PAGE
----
Written by Kurt A. Kennel, M.D., a Mayo Clinic endocrinologist
When thinking about how much we weigh, most of think in terms of how much fat and muscle tissue we have (or wish we had). However, bone density is an equally important part of what makes up our body composition. It turns out that both obesity and weight loss can have negative implications for bone health.
Although heavier people have more dense bones than thin and especially underweight people, they may have more fractures than normal weight persons. Beyond a BMI of about 30 kg/m2, the increasing force of falls due to higher body weight outpaces the increase in bone density due to higher weight. If even the bones are more dense, some of the metabolic disorders (e.g., diabetes mellitus) associated with obesity seem to alter the bone tissue making it weaker. Finally, most fractures occur due to falls. Deteriorating joint health and other negative aspects of obesity on balance may lead to more frequent falls.
Intentional weight loss is always good for the body, correct?
Unfortunately, losing weight is virtually always “bad to the bone.” Hormonal, nutritional, and mechanical factors as well as other incompletely understood mechanisms often lead to bone loss. The most aggressive weight loss treatments like bariatric surgery are associated with the greatest bone loss and a higher chance of fractures. Even weight loss plans which achieve modest weight loss through healthier diet and exercise can result in bone loss. Fortunately, the amount of bone loss while losing weight can be modified even if not usually avoidable. When reducing total calorie intake, maintaining generous protein intake and calcium with vitamin D supplementation has been shown to attenuate bone loss even after weight loss surgery. Including resistance exercise as part of a weight loss program can also limit bone loss. Use of medications (such as those used to treat osteoporosis) to prevent bone loss during weight loss is as yet unproven.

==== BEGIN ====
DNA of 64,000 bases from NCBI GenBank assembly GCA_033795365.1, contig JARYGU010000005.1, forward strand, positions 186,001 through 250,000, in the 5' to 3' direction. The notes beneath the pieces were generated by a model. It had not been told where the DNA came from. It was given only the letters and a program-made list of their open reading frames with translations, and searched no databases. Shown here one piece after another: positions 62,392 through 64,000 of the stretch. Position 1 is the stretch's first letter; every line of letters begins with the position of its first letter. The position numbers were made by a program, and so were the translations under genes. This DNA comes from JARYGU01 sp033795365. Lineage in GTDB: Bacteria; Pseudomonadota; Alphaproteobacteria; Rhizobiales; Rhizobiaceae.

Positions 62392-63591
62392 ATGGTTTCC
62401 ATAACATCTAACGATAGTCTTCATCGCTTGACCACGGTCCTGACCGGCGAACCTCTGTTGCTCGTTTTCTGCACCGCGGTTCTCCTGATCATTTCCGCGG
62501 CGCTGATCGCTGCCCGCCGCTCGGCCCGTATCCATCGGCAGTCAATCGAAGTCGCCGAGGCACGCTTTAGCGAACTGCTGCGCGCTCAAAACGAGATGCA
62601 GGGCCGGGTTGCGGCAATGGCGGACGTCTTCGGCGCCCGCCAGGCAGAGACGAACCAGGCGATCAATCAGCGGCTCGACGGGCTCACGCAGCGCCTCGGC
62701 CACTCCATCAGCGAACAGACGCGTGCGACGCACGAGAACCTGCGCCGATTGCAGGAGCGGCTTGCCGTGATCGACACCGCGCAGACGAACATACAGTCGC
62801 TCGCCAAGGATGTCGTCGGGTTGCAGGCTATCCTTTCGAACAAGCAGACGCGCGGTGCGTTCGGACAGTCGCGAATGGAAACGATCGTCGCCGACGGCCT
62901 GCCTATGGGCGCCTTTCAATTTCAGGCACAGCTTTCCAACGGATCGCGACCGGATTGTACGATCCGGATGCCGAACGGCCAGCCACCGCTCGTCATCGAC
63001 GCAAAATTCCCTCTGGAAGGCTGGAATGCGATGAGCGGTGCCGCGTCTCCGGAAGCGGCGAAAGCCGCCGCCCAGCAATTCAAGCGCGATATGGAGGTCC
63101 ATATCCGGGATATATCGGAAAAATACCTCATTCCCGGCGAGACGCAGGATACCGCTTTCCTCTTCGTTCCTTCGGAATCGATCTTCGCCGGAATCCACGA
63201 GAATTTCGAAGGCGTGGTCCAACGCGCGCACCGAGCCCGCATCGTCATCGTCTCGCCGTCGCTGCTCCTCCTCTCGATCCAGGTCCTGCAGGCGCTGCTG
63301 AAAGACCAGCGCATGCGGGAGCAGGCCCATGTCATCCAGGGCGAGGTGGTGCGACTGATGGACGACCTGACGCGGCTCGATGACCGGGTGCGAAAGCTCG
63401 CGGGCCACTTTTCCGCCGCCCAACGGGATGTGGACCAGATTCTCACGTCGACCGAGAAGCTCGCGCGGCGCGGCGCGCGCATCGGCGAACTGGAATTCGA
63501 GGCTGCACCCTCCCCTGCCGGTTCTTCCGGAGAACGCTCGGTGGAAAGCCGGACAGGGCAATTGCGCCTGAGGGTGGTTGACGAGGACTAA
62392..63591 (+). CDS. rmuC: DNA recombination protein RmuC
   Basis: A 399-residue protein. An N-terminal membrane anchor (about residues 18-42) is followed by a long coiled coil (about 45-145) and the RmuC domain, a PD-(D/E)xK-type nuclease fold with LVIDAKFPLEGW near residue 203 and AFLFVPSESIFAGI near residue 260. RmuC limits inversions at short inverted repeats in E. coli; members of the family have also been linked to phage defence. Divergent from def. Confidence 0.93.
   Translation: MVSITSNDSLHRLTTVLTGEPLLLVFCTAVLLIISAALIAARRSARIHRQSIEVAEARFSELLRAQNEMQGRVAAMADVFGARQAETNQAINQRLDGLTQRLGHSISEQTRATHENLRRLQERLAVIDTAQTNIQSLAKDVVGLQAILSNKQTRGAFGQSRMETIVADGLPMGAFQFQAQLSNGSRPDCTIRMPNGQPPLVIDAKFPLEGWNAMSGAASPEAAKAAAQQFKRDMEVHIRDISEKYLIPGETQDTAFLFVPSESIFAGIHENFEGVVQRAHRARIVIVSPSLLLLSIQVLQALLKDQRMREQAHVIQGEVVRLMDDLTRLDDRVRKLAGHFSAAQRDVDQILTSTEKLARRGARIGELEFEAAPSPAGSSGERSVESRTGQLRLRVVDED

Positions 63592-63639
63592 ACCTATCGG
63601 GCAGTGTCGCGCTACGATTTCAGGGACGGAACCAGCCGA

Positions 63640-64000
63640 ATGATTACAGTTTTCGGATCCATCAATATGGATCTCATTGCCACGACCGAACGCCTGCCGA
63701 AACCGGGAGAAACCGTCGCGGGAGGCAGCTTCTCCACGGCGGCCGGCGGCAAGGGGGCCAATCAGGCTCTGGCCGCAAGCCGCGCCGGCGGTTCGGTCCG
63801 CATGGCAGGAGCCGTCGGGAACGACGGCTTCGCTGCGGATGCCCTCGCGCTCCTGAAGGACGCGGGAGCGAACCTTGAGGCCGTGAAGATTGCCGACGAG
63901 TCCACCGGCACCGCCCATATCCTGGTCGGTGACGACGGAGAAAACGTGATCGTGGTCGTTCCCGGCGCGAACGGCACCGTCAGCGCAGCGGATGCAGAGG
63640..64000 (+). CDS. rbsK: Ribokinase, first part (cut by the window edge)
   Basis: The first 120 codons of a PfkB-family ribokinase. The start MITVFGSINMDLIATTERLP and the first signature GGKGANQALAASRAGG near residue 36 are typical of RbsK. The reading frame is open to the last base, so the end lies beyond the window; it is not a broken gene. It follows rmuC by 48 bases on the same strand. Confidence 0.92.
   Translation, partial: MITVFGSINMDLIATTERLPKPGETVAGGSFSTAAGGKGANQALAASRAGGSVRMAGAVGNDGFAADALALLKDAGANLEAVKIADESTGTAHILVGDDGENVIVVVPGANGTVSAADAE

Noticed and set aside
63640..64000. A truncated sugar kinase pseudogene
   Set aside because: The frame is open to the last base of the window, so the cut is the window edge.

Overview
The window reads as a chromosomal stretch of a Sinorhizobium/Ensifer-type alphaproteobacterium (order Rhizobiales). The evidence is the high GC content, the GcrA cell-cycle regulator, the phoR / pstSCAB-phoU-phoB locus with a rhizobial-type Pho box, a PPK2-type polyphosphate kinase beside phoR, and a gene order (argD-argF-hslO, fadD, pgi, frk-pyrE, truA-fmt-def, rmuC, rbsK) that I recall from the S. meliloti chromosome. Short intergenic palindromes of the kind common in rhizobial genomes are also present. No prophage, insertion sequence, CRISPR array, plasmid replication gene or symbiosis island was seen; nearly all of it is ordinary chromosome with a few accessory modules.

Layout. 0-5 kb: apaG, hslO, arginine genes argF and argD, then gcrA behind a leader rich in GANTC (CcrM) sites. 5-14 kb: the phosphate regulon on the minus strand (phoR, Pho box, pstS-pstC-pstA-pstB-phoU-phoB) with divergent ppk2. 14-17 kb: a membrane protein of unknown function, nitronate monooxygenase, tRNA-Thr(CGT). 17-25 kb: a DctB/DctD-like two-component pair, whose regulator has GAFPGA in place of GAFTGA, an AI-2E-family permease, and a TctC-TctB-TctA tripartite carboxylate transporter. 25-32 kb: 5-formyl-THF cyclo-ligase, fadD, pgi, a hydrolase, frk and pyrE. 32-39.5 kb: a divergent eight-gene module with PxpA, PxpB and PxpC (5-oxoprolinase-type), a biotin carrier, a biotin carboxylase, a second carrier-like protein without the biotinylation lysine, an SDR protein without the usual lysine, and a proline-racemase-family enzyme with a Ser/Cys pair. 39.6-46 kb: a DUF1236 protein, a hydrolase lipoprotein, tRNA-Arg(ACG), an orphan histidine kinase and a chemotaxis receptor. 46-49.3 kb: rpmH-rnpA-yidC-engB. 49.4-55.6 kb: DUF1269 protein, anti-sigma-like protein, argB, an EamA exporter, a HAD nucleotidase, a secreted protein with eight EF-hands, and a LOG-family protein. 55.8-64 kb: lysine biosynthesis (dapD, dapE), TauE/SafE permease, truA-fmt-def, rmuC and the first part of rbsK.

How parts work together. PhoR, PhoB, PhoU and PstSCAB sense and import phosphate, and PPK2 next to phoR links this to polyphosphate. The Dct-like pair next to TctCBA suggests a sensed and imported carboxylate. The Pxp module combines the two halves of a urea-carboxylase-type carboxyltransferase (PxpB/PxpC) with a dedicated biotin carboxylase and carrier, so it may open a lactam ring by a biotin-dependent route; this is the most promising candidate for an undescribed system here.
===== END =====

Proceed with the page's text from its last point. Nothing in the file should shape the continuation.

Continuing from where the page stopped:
Overall, concerns regarding bone loss should not hinder attempts to improve overall health and wellness with weight loss. However, the approach to weight loss should take into account bone health especially in those who already have low bone density or osteoporosis. Ideally, gradual weight loss would be achieved with a program which included adequate protein, calcium and vitamin D intake and a comprehensive physical exercise plan. Assessment of bone health prior to weight loss may be appropriate for menopausal women and older men especially if more aggressive treatment for weight loss is considered.